root/software/session2/trunk/README.txt

Revision 12, 10.2 kB (checked in by t, 12 years ago)

Moved VolatileSessionStore? over to MemorySessionStore? (MO)

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1 =======================================================
2 session2: Persistent Session Management for Quixote 2.x
3 =======================================================
4
5 :Authors: C Titus Brown, Mike Orr
6 :Email: titus@caltech.edu, mso@oz.net
7 :License: MIT  (http://www.opensource.org/licenses/mit-license.php)
8 :Version: 0.6.1  released on 2006-2-05
9 :Status: beta.  All stores pass basic tests and several are used in production code.
10
11 .. contents::
12
13 Introduction
14 ============
15
16 Quixote_ is a Python Web application framework.  It comes with an
17 in-memory session manager, which works but is incompatible with
18 multi-process servers (SCGI, CGI, etc).  It also forgets the sessions
19 when the Publisher quits.  `session2` solves these problems by
20 providing a new session manager class and a simple back end storage
21 API.
22
23 `session2` also provides several (fully functional) persistent storage back
24 ends:
25
26 DirectorySessionStore_
27   Store each pickled session in a file in the designated directory.  The
28   filename is the session ID.  Uses ``fcntl`` file locking.  ::
29
30       DirectorySessionStore(directory)
31  
32 DurusSessionStore_
33   Store sessions in a Durus_ database.  ::
34
35       DurusSessionStore(durus_connection)
36
37 MySQLSessionStore_
38   Store sessions in a MySQL_ database.  ::
39      
40       MySQLSessionStore(mysql_connection, table='sessions')
41
42 PostgresSessionStore_
43   Store sessions in a PostgreSQL_ database.  ::
44
45       PostgresSessionStore(psycopg_connection)
46  
47 ShelveSessionStore_
48   Store sessions in a DBM database using ``shelve``.  ::
49
50       ShelveSessionStore(filename)
51  
52 This package includes a refactored SessionManager that makes it easy to develop
53 additional back ends, and a simplified Session class (no .is_dirty method).
54 It supports the usual ``.user``, ``.set_user()`` and ``.has_info()``
55 attributes, and you can also set your own attributes which will be saved.
56 There's also a DictSession subclass for those who prefer setting keys rather
57 than attributes [1]_.
58
59 It's quite likely that the session stores can be adapted for use with other
60 Web frameworks; let us know if you do this so we can link to you and/or
61 include helpful code in our package.
62
63 .. _DirectorySessionStore: epydoc-html/session2.store.DirectorySessionStore.DirectorySessionStore-class.html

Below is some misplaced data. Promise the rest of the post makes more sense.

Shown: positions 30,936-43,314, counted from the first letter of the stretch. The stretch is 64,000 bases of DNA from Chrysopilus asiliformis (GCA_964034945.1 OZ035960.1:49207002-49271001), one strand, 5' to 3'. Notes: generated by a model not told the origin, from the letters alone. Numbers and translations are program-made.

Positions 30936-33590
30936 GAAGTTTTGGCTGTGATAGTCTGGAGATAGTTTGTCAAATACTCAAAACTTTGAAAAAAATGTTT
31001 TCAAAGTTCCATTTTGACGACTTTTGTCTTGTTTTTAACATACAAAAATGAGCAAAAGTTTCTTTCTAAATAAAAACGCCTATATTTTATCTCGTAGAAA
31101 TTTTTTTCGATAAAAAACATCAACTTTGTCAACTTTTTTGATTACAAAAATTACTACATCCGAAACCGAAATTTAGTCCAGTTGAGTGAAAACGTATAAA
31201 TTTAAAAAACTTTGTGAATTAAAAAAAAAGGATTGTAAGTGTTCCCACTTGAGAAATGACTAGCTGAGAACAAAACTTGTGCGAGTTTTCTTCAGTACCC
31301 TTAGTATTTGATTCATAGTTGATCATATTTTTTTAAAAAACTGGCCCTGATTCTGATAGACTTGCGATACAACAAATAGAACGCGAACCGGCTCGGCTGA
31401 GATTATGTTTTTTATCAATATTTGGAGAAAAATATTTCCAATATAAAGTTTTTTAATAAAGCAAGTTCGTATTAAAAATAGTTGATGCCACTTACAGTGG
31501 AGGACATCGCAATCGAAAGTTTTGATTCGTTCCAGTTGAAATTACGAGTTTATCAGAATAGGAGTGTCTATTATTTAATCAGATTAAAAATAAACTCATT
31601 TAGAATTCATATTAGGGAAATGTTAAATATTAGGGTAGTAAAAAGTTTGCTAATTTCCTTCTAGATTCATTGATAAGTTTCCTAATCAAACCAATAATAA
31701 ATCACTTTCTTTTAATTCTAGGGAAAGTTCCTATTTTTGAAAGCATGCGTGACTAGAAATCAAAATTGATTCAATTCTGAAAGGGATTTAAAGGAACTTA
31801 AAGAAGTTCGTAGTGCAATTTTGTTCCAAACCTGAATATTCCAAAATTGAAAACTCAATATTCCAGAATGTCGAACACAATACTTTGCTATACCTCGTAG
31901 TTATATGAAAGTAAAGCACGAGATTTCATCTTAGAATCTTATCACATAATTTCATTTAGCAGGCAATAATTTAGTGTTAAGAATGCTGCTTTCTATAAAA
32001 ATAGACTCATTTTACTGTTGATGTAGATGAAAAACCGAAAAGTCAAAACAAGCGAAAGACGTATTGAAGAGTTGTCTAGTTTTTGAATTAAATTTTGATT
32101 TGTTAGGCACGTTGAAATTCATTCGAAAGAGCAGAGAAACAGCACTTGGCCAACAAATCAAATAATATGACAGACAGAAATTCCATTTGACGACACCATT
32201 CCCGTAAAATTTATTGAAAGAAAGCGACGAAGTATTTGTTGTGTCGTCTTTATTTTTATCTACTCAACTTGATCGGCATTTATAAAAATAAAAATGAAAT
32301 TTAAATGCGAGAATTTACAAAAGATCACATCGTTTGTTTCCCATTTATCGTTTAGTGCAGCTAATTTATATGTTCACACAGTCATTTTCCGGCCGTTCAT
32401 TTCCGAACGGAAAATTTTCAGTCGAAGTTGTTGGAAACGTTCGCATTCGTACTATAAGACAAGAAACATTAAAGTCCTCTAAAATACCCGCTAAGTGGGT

64 .. _DurusSessionStore: epydoc-html/session2.store.DurusSessionStore.DurusSessionStore-class.html
65 .. _MySQLSessionStore: epydoc-html/session2.store.MySQLSessionStore.MySQLSessionStore-class.html
66 .. _PostgresSessionStore: epydoc-html/session2.store.PostgresSessionStore.PostgresSessionStore-class.html
67 .. _ShelveSessionStore: epydoc-html/session2.store.ShelveSessionStore.ShelveSessionStore-class.html
68
69 .. [1] DictSession is especially useful for applications that may want
70    to use `Paste`_'s session middleware in the future, because it is dict-based.
71    However, the migration for ``.user`` and ``.set_user()`` is not yet clear.
72
73 Getting session2
74 ================
75
76 Download the latest version here:
77 http://quixote.idyll.org/session2/session2-0.6.tar.gz
78
79 Source code browser: http://cafepy.com/quixote_extras/titus/session2/
80
81 You can also `grab it directly via subversion`_.
82
83 .. _grab it directly via subversion: http://cafepy.com/quixote_extras/README
84
85 Installation
86 ------------
87
88 Unpack the tar.gz file, and install the normal Python way ("python
89 setup.py install").  You can also just put the 'session2' subdirectory
90 in your Python path.
91
92 Upgrading
93 ---------
94
95 The MySQL database format changed in 0.4.  Users should convert the 'pickle'
96 column to type BLOB, or delete the table and recreate it.
97
98 Using session2
99 ==============
100
101 In your `create_publisher` function, place the following code::
102
103     # create the session store.
104     from session2.store.MemorySessionStore import MemorySessionStore
105     store = MemorySessionStore()
106
107     # create the session manager.
108     from session2.SessionManager import SessionManager
109     session_manager = SessionManager(store)
110
111     # create the publisher.
112     from quixote.publish import Publisher
113     publisher = Publisher(..., session_manager=session_manager)
114
115 Each session store has different initialization requirements; see
116 the `source documentation`_ for more information.   
117
118 To use an alternate session class::
119
120     from session2.DictSession import DictSession
121     session_manager = SessionManager(store, DictSession)
122
123 Using MySQL
124 -----------
125 ::
126
127     import MySQLdb
128     from session2.store.MySQLSessionStore import MySQLSessionStore
129     from session2.SessionManager import SessionManager
130     from quixote.publish import Publisher
131     conn = MySQLdb.connect(user='USER', passwd='PASSWORD', db='DB')
132     store = MySQLSessionStore(conn, table='sessions')
133     session_manager = SessionManager(store)
134     publisher = Publisher(MyDirectory(), session_manager=session_manager)
135
136 Customizing the 'user' member
137 -----------------------------
138
139 The session2 code is fairly flexible.  You can assign anything pickle-able
140 to the 'Session.user' variable, and it will work with any of the session
141 stores.  This lets you use almost any Python class for user information.
142
143 However, you might want your session store to be independent from your
144 primary database.  If your user information is stored in this